Rutin may protect against endothelial dysfunction in type 2 diabetes mellitus. - GreenMedInfo Summary
Rutin protects endothelial dysfunction by disturbing Nox4 and ROS-sensitive NLRP3 inflammasome.
Biomed Pharmacother. 2016 Dec 6 ;86:32-40. Epub 2016 Dec 6. PMID: 27936392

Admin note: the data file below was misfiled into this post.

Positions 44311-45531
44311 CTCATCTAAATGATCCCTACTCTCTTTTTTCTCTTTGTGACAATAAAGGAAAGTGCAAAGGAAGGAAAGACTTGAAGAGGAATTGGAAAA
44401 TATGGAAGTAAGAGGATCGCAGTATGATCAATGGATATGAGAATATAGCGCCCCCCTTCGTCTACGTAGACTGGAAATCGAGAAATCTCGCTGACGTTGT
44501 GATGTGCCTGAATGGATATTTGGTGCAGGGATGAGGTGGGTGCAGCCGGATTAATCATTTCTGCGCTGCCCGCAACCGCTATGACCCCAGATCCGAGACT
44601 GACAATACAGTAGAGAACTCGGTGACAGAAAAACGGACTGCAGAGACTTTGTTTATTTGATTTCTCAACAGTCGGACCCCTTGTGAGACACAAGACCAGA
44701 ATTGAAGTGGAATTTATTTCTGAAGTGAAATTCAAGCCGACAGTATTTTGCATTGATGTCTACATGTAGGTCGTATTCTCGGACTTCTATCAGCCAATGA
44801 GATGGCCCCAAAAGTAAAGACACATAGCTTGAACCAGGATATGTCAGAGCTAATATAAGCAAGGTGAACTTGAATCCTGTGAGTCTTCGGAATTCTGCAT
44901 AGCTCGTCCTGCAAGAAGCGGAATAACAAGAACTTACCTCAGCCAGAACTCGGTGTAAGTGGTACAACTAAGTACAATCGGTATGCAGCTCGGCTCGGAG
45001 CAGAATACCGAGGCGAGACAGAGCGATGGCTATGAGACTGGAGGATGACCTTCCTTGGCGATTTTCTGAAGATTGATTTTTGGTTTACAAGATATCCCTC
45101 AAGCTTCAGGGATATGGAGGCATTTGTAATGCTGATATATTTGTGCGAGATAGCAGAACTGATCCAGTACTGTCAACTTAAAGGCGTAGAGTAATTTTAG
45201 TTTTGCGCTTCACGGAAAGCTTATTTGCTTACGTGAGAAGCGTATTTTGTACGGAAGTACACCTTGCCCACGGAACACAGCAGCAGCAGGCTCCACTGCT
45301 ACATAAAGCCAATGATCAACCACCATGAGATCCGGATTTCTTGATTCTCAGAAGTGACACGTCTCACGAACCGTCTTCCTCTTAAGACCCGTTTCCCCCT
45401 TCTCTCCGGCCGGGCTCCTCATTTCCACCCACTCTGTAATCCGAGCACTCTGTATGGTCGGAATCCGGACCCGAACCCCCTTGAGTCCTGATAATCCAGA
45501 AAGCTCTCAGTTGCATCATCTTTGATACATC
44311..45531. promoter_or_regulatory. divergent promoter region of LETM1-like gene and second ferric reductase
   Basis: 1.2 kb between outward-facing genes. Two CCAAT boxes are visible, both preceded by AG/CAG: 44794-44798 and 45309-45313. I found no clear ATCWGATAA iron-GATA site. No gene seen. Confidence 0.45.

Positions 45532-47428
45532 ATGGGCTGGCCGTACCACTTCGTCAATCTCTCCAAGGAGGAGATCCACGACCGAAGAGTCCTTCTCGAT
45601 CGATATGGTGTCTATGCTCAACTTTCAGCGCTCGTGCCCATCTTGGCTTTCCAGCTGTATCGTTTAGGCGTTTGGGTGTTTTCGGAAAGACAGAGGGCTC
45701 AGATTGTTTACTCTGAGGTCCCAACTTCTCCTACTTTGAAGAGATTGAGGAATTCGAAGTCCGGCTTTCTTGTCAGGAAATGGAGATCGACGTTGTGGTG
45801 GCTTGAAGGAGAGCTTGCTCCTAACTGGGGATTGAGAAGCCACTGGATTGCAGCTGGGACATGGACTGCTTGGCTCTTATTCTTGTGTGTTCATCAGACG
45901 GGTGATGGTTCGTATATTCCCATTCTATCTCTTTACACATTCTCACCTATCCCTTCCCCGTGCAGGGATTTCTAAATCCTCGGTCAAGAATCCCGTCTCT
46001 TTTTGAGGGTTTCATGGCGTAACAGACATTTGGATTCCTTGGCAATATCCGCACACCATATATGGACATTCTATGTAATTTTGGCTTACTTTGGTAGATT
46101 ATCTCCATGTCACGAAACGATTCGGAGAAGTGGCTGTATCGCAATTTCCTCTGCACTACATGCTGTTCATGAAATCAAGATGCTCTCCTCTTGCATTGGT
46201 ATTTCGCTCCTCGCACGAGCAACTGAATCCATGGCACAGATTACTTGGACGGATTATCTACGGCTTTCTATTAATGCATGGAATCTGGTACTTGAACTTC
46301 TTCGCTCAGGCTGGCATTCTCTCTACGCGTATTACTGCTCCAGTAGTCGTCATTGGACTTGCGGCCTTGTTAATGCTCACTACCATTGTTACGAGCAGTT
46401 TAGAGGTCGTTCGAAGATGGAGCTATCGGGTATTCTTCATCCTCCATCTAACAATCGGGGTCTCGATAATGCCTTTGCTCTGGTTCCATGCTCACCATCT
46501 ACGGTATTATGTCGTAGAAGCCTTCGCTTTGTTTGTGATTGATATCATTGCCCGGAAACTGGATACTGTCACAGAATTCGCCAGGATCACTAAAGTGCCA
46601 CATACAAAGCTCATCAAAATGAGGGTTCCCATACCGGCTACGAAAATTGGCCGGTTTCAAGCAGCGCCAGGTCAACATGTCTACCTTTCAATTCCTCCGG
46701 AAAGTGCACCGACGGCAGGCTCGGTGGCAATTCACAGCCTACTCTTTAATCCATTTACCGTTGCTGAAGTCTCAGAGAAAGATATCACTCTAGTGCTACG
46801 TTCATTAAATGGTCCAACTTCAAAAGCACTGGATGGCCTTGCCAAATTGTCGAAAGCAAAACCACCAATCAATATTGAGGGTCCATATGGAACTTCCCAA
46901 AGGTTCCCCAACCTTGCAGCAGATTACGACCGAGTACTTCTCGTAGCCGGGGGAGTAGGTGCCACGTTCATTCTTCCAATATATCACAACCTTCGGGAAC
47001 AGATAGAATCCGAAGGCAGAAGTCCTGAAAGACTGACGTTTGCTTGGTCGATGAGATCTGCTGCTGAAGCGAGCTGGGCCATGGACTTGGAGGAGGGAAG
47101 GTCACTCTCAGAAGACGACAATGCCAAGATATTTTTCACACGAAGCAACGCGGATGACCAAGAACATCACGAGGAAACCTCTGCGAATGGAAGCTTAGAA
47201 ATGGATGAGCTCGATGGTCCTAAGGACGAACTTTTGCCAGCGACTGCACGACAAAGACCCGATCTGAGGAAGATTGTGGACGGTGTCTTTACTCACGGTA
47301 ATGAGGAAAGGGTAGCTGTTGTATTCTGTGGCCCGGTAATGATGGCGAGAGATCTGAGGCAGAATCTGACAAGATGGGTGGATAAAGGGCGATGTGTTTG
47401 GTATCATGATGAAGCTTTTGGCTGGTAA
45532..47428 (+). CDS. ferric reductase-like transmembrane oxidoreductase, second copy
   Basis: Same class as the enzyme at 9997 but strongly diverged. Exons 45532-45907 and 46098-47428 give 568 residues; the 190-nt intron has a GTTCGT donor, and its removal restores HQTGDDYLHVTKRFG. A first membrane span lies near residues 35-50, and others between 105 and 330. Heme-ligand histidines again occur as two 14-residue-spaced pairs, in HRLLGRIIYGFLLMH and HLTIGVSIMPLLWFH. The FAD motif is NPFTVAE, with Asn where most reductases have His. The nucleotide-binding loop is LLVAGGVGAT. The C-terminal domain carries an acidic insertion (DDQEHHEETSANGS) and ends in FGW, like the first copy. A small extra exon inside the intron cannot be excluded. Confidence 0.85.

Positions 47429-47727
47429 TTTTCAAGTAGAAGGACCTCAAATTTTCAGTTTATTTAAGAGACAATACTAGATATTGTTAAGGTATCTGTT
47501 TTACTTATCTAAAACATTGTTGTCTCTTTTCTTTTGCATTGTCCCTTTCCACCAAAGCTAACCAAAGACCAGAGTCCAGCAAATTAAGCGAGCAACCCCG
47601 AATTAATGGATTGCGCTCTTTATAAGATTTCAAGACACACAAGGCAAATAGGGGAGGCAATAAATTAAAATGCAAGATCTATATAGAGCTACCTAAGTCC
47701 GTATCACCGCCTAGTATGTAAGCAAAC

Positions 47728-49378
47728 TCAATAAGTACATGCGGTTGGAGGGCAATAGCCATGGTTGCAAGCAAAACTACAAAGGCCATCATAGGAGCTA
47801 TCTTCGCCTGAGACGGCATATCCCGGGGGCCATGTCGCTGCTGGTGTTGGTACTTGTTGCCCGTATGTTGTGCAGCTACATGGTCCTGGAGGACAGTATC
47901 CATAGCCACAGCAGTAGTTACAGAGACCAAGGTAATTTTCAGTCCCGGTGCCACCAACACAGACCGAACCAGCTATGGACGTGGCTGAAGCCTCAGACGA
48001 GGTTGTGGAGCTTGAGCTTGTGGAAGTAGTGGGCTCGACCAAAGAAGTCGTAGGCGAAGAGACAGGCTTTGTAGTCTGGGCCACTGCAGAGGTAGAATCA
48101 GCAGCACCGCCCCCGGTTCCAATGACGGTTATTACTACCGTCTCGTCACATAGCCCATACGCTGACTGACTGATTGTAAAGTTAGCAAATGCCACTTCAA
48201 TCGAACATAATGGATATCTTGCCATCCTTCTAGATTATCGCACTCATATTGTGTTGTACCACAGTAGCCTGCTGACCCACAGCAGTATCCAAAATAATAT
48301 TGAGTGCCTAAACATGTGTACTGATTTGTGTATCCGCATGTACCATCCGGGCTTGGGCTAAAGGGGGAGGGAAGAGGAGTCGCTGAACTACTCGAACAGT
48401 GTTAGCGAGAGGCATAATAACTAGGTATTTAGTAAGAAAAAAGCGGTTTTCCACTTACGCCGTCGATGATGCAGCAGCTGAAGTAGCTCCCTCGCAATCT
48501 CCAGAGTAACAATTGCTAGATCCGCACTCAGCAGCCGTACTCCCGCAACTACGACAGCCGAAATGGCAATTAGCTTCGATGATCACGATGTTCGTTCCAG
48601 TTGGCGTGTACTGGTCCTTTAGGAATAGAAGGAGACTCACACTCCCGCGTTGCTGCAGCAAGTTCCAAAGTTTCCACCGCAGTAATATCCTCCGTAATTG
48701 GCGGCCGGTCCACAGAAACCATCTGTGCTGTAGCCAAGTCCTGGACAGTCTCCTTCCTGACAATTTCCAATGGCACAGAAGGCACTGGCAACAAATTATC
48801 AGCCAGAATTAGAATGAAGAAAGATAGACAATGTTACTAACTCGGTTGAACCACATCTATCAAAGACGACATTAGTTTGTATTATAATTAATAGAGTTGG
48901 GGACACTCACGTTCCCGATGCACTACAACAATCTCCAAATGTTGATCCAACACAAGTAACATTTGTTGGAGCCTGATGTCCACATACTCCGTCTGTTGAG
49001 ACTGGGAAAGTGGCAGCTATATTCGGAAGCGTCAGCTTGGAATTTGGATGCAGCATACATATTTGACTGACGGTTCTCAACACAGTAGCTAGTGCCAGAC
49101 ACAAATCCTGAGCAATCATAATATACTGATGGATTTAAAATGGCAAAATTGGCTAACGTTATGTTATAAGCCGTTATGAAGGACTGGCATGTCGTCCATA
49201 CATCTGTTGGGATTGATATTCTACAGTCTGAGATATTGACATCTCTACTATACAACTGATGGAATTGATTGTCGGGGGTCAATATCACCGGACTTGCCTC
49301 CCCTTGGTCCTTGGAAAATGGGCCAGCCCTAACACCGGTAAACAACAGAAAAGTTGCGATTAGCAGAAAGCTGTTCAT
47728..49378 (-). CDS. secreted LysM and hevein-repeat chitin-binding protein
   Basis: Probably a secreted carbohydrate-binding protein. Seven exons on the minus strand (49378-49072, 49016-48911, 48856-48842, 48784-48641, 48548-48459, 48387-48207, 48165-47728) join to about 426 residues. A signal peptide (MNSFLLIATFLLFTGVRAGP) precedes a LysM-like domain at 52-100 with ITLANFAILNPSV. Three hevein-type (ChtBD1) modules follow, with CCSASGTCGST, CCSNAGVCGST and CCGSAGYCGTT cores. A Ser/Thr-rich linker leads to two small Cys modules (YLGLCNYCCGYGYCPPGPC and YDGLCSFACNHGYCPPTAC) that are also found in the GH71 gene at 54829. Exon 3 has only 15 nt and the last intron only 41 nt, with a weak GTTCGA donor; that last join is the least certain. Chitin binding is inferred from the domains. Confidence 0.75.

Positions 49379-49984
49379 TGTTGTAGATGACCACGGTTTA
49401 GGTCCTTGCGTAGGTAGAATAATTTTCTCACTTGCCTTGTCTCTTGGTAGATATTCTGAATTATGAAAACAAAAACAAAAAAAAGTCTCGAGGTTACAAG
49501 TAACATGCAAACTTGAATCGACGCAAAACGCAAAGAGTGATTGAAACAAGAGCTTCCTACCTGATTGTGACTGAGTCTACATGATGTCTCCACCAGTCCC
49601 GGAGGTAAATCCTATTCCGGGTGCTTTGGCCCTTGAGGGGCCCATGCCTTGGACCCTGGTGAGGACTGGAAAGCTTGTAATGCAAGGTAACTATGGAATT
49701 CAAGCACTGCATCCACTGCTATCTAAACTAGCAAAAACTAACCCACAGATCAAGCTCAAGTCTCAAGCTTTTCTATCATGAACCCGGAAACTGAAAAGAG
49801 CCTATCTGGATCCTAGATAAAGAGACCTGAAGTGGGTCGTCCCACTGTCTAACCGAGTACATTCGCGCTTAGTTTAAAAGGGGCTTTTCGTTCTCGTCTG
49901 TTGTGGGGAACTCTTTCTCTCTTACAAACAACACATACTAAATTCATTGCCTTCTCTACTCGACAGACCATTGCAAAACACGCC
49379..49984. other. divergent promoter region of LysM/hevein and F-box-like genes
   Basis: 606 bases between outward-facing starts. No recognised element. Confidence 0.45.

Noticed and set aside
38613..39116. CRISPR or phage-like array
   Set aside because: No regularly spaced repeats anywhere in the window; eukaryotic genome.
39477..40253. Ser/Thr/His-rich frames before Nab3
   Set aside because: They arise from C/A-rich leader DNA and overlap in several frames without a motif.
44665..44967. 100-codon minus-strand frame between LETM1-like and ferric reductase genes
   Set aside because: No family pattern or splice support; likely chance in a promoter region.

High glucose induced endothelial dysfunction is blamed for initiation of vascular complication in Type 2 diabetes mellitus. Rutin has been described in possessing comprehensive pharmacological activities, but the mechanism involved in endothelial protection through regulating oxidative stress and damage is still ambiguous. In the present study, rutin was evaluated in high glucose stimulated human umbilical vein endothelial cells (HUVECs) and high glucose diet-treated SD rats were applied to explored the molecular mechanism in rutin counteracting oxidative stress and damage. Firstly, 30 and 100μM rutin effectively increased HUVECs viability in high glucose challenge. Then we found that rutin could dose-dependently reduced high glucose mediated mRNA and protein expressions of Nox4. With Nox4 and Nox2 inhibitors, we further confirm that Nox4, but not Nox2, was responsible for reactive oxygen species (ROS) production in high glucose environment. Moreover, rutin and Nox4 inhibitor significantly ameliorated ROS generation and TXNIP, NLRP3, caspase-1 and IL-1β proteins expression in vivo. Furthermore, rutin substantially recovered nitric oxide production in HUVECs under high glucose condition. However, rutin could not inhibited inflammasome protein expressions and improved nitric oxide production in Nox4-overexpressed HUVECs under high glucose challenges. Finally, we found that rutin restored phenylephrine-mediated contractions and acetylcholine induced relaxations in aortic tissue of high glucose diet treated rats. In vitro, expressions of TXNIP, NLRP3, and caspase-1 in aortic tissue of high glucose diet treated rats were decreased under rutin administration. In summary, rutin may protect endothelial dysfunction through inhibiting Nox4 responsive oxidative stress and ROS-sensitive NLRP3 signaling pathway under high glucose stress both in vivo and vitro.